BEIRUT

Lubnan

Creating couture: Pause offers hands-on fashion classes

BEIRUT: A platter of Nutella crepes sat invitingly in Sabrina Cesari’s sprawling Hamra apartment. Coffee was brewing, and a box of tea was ready for the arriving company. Were it not for the sewing machines lined up along the wall of Cesari’s salon, one could be forgiven for thinking she was preparing an intimate gathering of friends. Four tidy sewing stations, however, betrayed the evening’s true project: sewing class.

“I wanted an ambiance where the students could pass three enjoyable hours drinking coffee but at the same time being productive and creating something,” Cesari said.

Her sewing classes, called Pause Couture, are designed to feel more like a girls-night-in than a seminar.

“I want them to learn without having the impression that they’re being instructed,” Cesari said.

For the past two months, Cesari has been holding “pause” three times a week in her new apartment chosen expressly for the classes.

The large front room serves as an atelier, with an elbow-height table for measuring, cutting and pinning fabric. Cesari invested in four Brother sewing machines, which line the back wall on permanent display, for their ease of use and durability.

“I love this atmosphere where the artistic becomes part of the every day,” she said of her live-in lounge-cum-classroom.

Cesari’s students, who tend to be professional women in their 20s or 30s, often come with no sewing experience.

Among those starting from scratch is Rima Chami, Cesari’s friend and now student.

“I had never touched a machine,” admitted Chami, who has made a shirt for her sister and a reusable grocery bag since she started attending weekly classes in November.

“I was surprised so many young people were interested,” Cesari said.

“I thought it [sewing] was becoming something outdated, but for many people, it’s making a comeback. People want to know how to make their own clothes.

“I think people are fed up with wearing the same clothes as everyone else!”

Cesari assigns the first two projects for debutantes. Students first make a small cotton pocket with a button seal to familiarize themselves with the sewing machine. Over the following two classes, they make a T-shirt based on a pattern Cesari created herself.

“I assign the first two projects because I don’t want them to say ‘Oh, I want to do this model,’ and have it be too complicated,” she explained.

After the successful completion of a T-shirt, however, students are free to make whatever they like.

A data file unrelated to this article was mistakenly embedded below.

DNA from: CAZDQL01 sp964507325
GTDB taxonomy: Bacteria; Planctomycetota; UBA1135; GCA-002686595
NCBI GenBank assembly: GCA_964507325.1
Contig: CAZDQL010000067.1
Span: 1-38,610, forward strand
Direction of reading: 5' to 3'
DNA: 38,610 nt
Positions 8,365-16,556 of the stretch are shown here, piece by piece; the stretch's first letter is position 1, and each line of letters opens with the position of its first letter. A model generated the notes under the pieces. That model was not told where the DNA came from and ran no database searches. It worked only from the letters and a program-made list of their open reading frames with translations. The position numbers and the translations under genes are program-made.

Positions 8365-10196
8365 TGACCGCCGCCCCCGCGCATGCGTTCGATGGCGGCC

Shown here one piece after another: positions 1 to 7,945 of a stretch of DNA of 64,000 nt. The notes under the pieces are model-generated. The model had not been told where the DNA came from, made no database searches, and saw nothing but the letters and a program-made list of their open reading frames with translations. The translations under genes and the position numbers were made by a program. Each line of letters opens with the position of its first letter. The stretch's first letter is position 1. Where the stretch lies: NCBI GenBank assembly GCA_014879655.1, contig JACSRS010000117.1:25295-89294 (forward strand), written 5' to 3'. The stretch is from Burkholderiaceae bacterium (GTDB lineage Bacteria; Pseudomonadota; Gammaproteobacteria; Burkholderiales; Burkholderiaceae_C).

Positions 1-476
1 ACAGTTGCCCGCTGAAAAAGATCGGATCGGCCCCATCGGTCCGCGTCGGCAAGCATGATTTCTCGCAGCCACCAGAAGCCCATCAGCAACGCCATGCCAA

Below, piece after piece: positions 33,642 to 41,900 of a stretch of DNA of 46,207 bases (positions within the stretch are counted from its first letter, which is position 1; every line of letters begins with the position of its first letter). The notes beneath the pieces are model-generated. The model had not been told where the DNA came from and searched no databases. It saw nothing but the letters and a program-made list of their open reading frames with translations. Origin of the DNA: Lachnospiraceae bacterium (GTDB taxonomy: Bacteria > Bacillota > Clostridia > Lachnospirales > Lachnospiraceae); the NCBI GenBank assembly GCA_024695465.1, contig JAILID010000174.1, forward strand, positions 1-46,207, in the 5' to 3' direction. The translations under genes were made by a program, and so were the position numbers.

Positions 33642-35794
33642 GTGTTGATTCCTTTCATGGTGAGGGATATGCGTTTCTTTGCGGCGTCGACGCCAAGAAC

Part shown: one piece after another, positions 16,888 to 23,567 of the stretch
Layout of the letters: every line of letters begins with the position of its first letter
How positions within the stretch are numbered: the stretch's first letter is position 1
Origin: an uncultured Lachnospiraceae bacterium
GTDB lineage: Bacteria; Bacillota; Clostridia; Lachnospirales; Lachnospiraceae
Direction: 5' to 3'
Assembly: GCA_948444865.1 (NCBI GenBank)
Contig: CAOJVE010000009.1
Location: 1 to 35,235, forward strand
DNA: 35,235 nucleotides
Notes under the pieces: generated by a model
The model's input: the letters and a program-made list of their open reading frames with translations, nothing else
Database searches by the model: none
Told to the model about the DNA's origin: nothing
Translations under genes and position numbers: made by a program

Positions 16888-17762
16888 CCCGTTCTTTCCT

Some choose patterns, or templates, from magazines.

Others, however, select from Cesari’s own designs, which she often wears to the class to inspire her students.

Cesari has extensive experience in patternmaking and designing. After finishing her studies, she worked with her mother designing custom wedding dresses in France.

“It was very technical work,” she said of her time designing nuptial gowns.

Cesari first came to Beirut for a three-month stint with designer Milia M, and when Lala Rose offered her the opportunity to relocate permanently to design lingerie, she eagerly accepted.

She soon found herself splitting time between Lala Rose and Rectangle Jaune, a menswear label.

Cesari has switched gears once again, and is now designing clothes for young girls at Lola et Moi, at the same time planning to expand her class schedule.

“I would love to start teaching classes on patternmaking and sketching so that girls could produce something from the beginning to the end,” she said.

Learning to sew, however, is the keystone step.

“Learning to sew is the base,” Cesari explained.

“To sketch a design and make a pattern, you have to imagine how it would be sewn. ... Yes, we can sketch, but we have to learn to sketch things that are realizable.”

For students, the possibilities are endless. Before class began last week, one eager apprentice unfolded reams of fabric purchased on a recent trip to India. Another showed off a skirt, modeled on one of Cesari’s patterns, that was beginning to take shape.

“I think today I’ll probably make a sweater,” Chami mused.

“It’s amazing,” she continued, “most of the time we come out of class with something new!”

For more information about the class schedule, visit the Pause Couture Facebook page at www.facebook.com/pausecouture.

 
A version of this article appeared in the print edition of The Daily Star on January 21, 2014, on page 2.

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Summary

A platter of Nutella crepes sat invitingly in Sabrina Cesari's sprawling Hamra apartment.

Were it not for the sewing machines lined up along the wall of Cesari's salon, one could be forgiven for thinking she was preparing an intimate gathering of friends. Four tidy sewing stations, however, betrayed the evening's true project: sewing class.

For the past two months, Cesari has been holding "pause" three times a week in her new apartment chosen expressly for the classes.

Among those starting from scratch is Rima Chami, Cesari's friend and now student.

Cesari assigns the first two projects for debutantes.

Others, however, select from Cesari's own designs, which she often wears to the class to inspire her students.

Cesari has extensive experience in patternmaking and designing.

Another showed off a skirt, modeled on one of Cesari's patterns, that was beginning to take shape.


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